HS Gnat (oz12463)
About this Plan
HS Gnat (Folland Gnat). Radio control catapult glider model, for 2 channels.
Update 12/09/2020: Added article, thanks to RFJ.
Quote: "Fast, fabulous, fun is name of the game in this exclusive new facet of R/C modelling.
BATH TIME REMAINS, for me at least, the most fertile period for new ideas and brainwaves -all connected with modelling of course. Diogenes might have yelled 'Eureka' when he found the soap - or was it some-thing to do with the displacement of water? For me the 'Eureka' comes when the germ of an idea begins to take a practical and interesting modelling form. From then on the thoughts race away, the bath water grows cold and it is only when a distant call reminds me that 'dinner is on the table' that I come to my senses and leave my own personal think tank.
So it was, a couple of months of Saturdays ago, that I had this 'bright' idea. Actually, it started off more as a reverie, remembering some of my modelling days of yore - and there's been plenty of those. I was idly wondering whether modelling was more fun in my younger days and, if so, why? Were there more challenges? Did we take success less for granted? Was there a better cameraderie between the modellers? All the sort of questions that the old fogey's generation of modellers muse about.
My mind wandered back to some of the antics we got up to, some, such as rocket powered models (with home made rockets) were distinctly illegal and positively dangerous. Vague memories drifted back of catapult gliders we used to make - and propel rapidly into the air with the aid of a substantial length of catapult rudder. Early attempts were fairly lethal as the models would, through the period of excess speed, describe one enormous loop and attempt to decapitate you at the end of it. As the models were constructed from 1/4 in plywood fuselages with rock hard balsa wings the dangers were not inconsiderable. Later developments consisted of a sprung trim tab fitted on the tailplane which would be deflected at high speed and gradually move up as the pressure on the tab reduced. This, in theory, allowed the model to climb straight and then have a reasonable glide path. Theory didn't always agree with practice and they could be tricky to trim out but, when correctly trimmed, they were great fun and amazing heights could be attained.
It was at this point that the revelation came! We have something called radio control these days, so why not return to the fun of catapault gliders and fit radio to make them go where you want?
Cat-a-list: Having sketched out a few likely contenders for the cat-a-jet models, and the list of suitable prototypes was quite extensive, I had to find a group of modelling enthusiasts willing to go along with this hare brained scheme. A call to Ian Peacock rapidly got him enthused and he felt certain that the Daventry Club had sufficient adventurous members to put together four of five of these models. Not only were they keen on the idea, they entered into the spirit to the extent of wanting to do some designing also. The 'Lightning' was one of the results, drawn and constructed by Bob Petrie. My sincere thanks to the lads from Daventry and to Ian Peacock for his persuasive powers - and excellent airbrush work. Without them the Cat-jet scheme would have remained submerged in the bath.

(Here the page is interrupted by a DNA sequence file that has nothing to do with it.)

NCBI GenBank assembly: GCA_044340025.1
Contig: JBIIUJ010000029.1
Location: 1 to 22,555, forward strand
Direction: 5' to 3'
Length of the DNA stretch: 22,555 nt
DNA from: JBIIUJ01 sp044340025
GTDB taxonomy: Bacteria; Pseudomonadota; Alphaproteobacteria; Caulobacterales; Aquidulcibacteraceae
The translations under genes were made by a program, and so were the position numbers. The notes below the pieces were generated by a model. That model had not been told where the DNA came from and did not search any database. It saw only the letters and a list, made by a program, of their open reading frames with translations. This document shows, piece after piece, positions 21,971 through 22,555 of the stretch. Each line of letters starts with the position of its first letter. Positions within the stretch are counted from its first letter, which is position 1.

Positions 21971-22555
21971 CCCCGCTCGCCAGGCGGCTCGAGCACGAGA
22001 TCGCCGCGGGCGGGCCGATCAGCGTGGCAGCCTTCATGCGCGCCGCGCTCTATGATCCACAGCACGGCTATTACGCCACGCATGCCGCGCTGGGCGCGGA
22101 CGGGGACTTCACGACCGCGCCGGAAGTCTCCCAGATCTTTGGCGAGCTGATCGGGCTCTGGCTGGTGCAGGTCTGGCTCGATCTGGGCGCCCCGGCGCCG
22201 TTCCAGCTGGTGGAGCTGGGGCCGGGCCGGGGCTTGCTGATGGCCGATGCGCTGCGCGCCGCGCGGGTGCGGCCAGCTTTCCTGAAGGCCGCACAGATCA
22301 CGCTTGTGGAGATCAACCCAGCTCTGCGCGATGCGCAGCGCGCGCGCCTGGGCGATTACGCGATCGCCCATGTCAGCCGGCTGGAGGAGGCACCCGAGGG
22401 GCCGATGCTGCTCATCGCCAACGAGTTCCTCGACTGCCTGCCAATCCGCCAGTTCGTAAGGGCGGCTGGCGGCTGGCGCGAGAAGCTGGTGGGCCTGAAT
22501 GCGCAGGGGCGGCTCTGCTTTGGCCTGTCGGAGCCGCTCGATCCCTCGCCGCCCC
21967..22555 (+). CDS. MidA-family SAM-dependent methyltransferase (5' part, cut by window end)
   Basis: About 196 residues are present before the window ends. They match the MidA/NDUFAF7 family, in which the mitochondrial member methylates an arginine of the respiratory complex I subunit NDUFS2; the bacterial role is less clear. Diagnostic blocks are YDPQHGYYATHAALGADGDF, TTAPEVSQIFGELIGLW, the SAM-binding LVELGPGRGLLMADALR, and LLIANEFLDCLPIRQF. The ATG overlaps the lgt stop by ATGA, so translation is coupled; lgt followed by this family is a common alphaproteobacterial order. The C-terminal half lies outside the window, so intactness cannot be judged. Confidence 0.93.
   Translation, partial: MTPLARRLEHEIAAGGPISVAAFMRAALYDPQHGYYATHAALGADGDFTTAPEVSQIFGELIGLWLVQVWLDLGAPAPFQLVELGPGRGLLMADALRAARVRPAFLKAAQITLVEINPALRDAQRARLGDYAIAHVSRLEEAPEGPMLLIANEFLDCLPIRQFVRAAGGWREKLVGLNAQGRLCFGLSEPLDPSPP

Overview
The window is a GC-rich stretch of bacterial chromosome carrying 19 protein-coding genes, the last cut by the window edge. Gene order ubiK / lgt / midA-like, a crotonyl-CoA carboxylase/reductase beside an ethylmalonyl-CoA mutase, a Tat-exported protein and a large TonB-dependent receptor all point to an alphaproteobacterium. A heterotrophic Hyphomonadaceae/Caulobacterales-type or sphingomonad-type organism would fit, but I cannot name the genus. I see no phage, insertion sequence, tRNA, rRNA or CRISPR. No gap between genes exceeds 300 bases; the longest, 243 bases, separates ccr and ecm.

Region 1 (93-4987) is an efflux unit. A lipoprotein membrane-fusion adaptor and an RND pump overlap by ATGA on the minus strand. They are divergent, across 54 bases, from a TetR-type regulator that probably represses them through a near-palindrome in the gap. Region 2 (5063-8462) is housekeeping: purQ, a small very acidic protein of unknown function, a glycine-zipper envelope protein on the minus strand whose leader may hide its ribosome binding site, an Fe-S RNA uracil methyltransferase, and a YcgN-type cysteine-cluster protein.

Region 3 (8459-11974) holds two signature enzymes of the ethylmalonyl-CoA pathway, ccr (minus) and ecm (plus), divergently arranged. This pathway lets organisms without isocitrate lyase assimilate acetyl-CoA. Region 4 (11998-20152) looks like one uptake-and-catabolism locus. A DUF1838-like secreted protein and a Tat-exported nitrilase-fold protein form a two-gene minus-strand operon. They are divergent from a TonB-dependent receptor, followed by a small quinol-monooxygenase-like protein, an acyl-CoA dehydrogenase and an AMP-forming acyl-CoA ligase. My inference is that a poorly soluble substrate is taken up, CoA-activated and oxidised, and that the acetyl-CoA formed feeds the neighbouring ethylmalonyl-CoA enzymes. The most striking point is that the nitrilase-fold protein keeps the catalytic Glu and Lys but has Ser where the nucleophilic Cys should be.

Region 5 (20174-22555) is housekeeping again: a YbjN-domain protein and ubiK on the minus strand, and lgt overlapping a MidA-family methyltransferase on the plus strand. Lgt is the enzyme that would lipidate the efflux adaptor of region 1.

None but the brave: It would be wrong to try to give the impression that the Cat-Jets are super simple to fly. To achieve the flight pattern required, ie plenty of height from launch to give time to carry out interesting manoeuvres, does need some patience and perseverance. You must trim out the model correctly before you really start to haul back on the bungee for a high speed flight - initial acceleration is distinctly rapid with the bungee at full stretch. Test gliding down a sloping field - or from a normal slope soaring site - is strongly recommended. If you are launching from a relatively gentle slope you must give the model a fast, slightly nose down, launch. An 'airy fairy' launch will tell you nothing - give it the old 'heave-ho', but not skywards.
Flying Cat-Jets is one of those occasions where transmitter rate controls are positively helpful. If you think about it the reasons are obvious, the first part of the flight is at high speed - where control responses are extremely positive - and the last part of the flight is at a more sedate speed where larger control movements are an advantage. For those of you who do not have rate switches on the transmitter you must, obviously, have sufficient control movement for the model in its normal gliding state but be very delicate with the controls when the Cat-Jet is on the bungee.